A SOC 2 Type I audit is an audit reporting on the policies and procedures a company has established at a particular point in time. It is generally the first step taken and is often referred to as “test of design.” It will answer the question, “are the controls properly in place?” A SOC 2 Type II audit is a “test of effectiveness” over a period of time. The “period of time” is generally no less than 6 months and no more than a year. It will answer, “is your company following it’s own policies?”
When the industry replaced SAS-70 reports with SOC 1 and SOC 2 reports as the new standard, there was initially a lot of confusion. SOC 1 reports are often referred as “SSAE 16.” These reports typically only cover the controls that support financial reporting. SOC 2 on the other hand is an audit against the Trust Services Principles and Criteria. SOC 2 reports are generally best for technology service providers that extend beyond financial services. SOC 2 is the best choice for most businesses.
If you’re selling services to mid-market and enterprise companies you may be asked, “Do you have a SOC 2 Type II report?” If the answer is “no” your company may find it more and more difficult to make these sales. With almost daily headlines of companies being breached, the need for information security and compliance (with laws and industry standards) continues to increase. A SOC 2 report will help your company sell to bigger and bigger customers.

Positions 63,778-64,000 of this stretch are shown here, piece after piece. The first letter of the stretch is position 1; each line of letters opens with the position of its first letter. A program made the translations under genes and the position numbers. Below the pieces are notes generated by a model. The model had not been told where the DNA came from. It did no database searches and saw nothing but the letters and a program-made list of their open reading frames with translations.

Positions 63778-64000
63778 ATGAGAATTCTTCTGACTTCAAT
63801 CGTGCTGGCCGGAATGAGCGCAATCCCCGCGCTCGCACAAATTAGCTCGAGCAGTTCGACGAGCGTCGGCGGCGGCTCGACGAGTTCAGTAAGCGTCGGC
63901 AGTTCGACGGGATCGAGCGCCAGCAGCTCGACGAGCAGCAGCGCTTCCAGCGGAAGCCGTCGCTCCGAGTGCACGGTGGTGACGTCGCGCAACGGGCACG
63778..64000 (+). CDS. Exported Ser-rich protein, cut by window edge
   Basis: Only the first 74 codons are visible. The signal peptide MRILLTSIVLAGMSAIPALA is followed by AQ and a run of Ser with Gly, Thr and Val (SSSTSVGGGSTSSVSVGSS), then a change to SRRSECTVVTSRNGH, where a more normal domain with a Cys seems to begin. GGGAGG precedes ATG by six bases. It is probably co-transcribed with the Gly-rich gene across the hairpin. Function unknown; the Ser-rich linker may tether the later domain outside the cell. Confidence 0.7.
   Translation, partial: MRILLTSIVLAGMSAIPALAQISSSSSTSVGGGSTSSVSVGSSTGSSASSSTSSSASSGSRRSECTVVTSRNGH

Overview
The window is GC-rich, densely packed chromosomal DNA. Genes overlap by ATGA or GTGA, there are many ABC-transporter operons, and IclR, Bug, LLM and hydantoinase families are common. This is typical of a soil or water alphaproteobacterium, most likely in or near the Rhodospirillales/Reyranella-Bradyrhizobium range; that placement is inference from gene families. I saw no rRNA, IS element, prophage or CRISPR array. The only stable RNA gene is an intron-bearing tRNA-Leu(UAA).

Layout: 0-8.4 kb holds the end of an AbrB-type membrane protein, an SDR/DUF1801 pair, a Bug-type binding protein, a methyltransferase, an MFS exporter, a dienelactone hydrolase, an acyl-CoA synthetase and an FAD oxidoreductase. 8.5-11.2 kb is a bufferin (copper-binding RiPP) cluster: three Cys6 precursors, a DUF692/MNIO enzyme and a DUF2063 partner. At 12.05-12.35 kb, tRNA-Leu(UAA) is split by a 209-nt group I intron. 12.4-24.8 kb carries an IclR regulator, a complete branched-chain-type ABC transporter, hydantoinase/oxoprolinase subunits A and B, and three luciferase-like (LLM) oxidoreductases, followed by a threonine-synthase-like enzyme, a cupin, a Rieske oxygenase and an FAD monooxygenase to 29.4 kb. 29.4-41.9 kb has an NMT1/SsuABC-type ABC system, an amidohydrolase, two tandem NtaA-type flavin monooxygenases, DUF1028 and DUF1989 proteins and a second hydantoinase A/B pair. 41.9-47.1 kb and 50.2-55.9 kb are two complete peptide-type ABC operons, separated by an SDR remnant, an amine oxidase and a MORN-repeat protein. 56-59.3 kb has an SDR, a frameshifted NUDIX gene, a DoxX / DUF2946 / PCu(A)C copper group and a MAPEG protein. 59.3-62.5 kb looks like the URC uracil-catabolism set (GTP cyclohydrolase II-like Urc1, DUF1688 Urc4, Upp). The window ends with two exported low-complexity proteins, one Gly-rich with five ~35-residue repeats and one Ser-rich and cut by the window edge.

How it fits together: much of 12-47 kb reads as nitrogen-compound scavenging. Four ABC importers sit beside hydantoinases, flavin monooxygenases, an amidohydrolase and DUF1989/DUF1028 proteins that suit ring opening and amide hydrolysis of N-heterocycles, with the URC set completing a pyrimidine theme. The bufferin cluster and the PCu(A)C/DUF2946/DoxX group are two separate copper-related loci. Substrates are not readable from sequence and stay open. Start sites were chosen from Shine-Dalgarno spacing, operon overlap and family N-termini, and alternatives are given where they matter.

A SOC 2 report will help your customers trust that you follow security best practices. SOC 2 reports are generally carried out by businesses performing information systems processing or technical services to other business. The SOC 2 report provides third party assurance that an adequate baseline of Information Security controls have been put in place. Businesses of all sizes can have a SOC 2 audit, however, it is most beneficial for businesses looking to sell in the enterprise market.